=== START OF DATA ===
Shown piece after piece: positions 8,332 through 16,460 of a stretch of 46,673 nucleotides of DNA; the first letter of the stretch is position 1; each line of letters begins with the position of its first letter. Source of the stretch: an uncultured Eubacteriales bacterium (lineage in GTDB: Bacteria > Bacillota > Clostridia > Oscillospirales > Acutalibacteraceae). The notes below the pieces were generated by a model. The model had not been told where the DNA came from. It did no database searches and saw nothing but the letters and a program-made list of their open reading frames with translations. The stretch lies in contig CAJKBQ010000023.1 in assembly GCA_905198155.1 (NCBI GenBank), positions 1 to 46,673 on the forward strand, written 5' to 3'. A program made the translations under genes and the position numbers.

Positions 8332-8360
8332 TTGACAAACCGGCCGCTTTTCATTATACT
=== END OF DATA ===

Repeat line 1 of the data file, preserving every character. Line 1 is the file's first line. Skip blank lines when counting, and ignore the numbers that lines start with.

Shown piece after piece: positions 8,332 through 16,460 of a stretch of 46,673 nucleotides of DNA; the first letter of the stretch is position 1; each line of letters begins with the position of its first letter. Source of the stretch: an uncultured Eubacteriales bacterium (lineage in GTDB: Bacteria > Bacillota > Clostridia > Oscillospirales > Acutalibacteraceae). The notes below the pieces were generated by a model. The model had not been told where the DNA came from. It did no database searches and saw nothing but the letters and a program-made list of their open reading frames with translations. The stretch lies in contig CAJKBQ010000023.1 in assembly GCA_905198155.1 (NCBI GenBank), positions 1 to 46,673 on the forward strand, written 5' to 3'. A program made the translations under genes and the position numbers.